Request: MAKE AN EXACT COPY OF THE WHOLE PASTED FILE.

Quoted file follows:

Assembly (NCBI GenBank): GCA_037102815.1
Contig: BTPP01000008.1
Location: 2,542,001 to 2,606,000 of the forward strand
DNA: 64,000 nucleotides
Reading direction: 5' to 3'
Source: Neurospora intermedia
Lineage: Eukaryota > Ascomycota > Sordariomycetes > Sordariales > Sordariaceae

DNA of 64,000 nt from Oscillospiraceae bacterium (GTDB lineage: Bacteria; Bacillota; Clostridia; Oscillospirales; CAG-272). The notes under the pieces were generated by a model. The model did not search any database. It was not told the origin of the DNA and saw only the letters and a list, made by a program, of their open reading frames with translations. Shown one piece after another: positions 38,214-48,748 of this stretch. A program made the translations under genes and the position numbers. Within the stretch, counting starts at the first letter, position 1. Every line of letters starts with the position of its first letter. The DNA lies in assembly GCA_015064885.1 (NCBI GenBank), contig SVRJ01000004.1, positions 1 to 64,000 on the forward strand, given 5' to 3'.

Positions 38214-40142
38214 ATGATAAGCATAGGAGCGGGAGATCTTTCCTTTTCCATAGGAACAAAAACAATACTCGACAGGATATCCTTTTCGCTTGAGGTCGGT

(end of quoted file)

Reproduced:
Assembly (NCBI GenBank): GCA_037102815.1
Contig: BTPP01000008.1
Location: 2,542,001 to 2,606,000 of the forward strand
DNA: 64,000 nucleotides
Reading direction: 5' to 3'
Source: Neurospora intermedia
Lineage: Eukaryota > Ascomycota > Sordariomycetes > Sordariales > Sordariaceae

DNA of 64,000 nt from Oscillospiraceae bacterium (GTDB lineage: Bacteria; Bacillota; Clostridia; Oscillospirales; CAG-272). The notes under the pieces were generated by a model. The model did not search any database. It was not told the origin of the DNA and saw only the letters and a list, made by a program, of their open reading frames with translations. Shown one piece after another: positions 38,214-48,748 of this stretch. A program made the translations under genes and the position numbers. Within the stretch, counting starts at the first letter, position 1. Every line of letters starts with the position of its first letter. The DNA lies in assembly GCA_015064885.1 (NCBI GenBank), contig SVRJ01000004.1, positions 1 to 64,000 on the forward strand, given 5' to 3'.

Positions 38214-40142
38214 ATGATAAGCATAGGAGCGGGAGATCTTTCCTTTTCCATAGGAACAAAAACAATACTCGACAGGATATCCTTTTCGCTTGAGGTCGGT